- Practice playing with the same time controls as you'll use OTB. Most of the main chess engines can do this.

    Finally - have fun. OTB chess may not be as pure for a chess point of view as RHP, but usually comes with beer.
  5. Subscriber Marinkatomb
    wotagr8game
    13 Feb '18 10:08
    It all comes down to effort. If you spend time analysing deeply with your correspondence, it will improve your game. If you are blitzing, then you might as well play blitz as that will help with clock management.
  6. 14 Feb '18 02:42
    " what additional training is required for good OTB results?"

    That can only come with experience of face to face play.

    Correspondence chess is OK but remember here we are playing 30-40+
    (some a lot lot more, I currently have 50!) games at once. Only one recent game did I
    give it some thought Game 12597004 actually using an old book on the Philidor
    by Larry Evans from the 70's.

    All other games here suffered which is reflected in me dropping 150 Rating points this
    year. Too many games as I jump form trap to trap and trick to trick. (some have come off
    and I have a super-duper one for the blog).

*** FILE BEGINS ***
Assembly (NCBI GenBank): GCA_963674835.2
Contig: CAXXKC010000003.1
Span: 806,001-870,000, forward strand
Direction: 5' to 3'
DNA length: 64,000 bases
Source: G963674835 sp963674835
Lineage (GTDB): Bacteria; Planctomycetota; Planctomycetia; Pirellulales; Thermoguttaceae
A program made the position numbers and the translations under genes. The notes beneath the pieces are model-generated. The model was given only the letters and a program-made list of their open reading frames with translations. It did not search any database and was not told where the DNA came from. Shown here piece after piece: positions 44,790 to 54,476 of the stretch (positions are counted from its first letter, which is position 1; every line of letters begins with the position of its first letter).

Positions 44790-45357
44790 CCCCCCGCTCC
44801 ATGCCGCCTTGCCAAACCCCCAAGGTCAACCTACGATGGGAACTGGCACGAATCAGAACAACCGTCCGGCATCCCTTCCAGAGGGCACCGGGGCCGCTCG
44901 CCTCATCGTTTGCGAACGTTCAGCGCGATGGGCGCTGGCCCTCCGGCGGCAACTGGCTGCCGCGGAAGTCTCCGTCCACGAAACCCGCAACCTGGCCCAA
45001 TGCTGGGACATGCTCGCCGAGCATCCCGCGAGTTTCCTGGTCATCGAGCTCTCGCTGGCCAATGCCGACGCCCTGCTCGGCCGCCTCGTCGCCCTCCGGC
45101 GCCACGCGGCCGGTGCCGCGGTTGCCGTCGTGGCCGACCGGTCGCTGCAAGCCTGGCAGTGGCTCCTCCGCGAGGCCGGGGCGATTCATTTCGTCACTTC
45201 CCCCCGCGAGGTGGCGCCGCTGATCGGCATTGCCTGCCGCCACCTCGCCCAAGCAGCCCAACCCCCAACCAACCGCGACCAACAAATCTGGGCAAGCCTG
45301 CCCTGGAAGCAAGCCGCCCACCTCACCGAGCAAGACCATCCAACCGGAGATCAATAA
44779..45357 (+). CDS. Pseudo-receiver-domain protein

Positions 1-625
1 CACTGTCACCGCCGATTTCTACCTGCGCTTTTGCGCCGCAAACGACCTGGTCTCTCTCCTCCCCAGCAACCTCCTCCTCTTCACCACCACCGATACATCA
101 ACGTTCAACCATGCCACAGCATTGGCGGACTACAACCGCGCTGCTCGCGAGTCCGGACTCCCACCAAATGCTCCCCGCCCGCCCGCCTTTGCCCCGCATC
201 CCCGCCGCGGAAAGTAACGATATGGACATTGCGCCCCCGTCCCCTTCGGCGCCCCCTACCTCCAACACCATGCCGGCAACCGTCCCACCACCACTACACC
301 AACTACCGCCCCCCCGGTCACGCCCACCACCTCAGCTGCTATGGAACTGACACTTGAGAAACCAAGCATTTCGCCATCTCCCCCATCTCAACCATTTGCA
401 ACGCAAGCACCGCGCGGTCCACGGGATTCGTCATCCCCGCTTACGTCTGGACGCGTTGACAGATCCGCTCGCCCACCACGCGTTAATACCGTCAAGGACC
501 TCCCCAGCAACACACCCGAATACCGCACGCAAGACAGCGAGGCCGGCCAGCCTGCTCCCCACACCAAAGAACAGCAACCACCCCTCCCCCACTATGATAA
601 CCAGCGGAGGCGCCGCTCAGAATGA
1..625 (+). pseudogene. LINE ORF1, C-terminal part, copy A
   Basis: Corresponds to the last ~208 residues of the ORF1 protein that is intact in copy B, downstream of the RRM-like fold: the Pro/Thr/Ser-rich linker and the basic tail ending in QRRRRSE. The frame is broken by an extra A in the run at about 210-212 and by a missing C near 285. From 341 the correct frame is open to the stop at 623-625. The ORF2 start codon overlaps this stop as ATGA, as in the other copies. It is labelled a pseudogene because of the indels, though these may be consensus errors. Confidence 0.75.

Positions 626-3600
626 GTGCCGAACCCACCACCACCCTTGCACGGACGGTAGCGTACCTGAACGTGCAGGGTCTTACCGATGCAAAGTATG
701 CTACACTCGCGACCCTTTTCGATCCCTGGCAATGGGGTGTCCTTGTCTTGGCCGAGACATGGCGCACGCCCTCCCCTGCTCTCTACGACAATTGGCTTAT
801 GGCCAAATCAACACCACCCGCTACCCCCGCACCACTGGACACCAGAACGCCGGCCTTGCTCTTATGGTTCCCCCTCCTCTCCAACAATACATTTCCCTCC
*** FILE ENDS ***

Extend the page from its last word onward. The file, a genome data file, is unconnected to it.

But does playing here do any good OTB.
    Well you are playing and thinking (in theory) so yes, it's not doing any harm.

    Cannot think of an RHP game that has won me a game OTB game.
    Tonight I won a league game in 13 moves. After 5 moves it was
    a position I've never had before even though I have played dozens
    of game with this opening on here. (1.e4 e6 2.Nf3)

    You gain experience with face to face play,
    it is a lot different from here. Some of the blunders here
    (due mainly to game load) you would never see OTB.
  7. 14 Feb '18 14:41
    Correspondence chess I will always imagine as pile of snail-mailed cards (sometimes letters, mostly boring chess-cards) with awkward numbers and doodled "salutations" or "yours truly" with ball-pen or in some cases ink-pen, which - in my experience - caused several disputes in "postmen threw post in the garden, it was raining, ink dissolved and got smeared" style, and with note books, neat hand writing in the beginning and as time was going by more and more unreadable and nervous, making tables with a ruler and flowmasters in different colours, awaiting the move when you have good position, leafing through opening books and Informants, smell of paper and ink, and writing desk, yellow light of drawing lamp, ambiental music from cassette player, time that now is definitely gone. For good.

    Once you lose touch with OTB, it's over.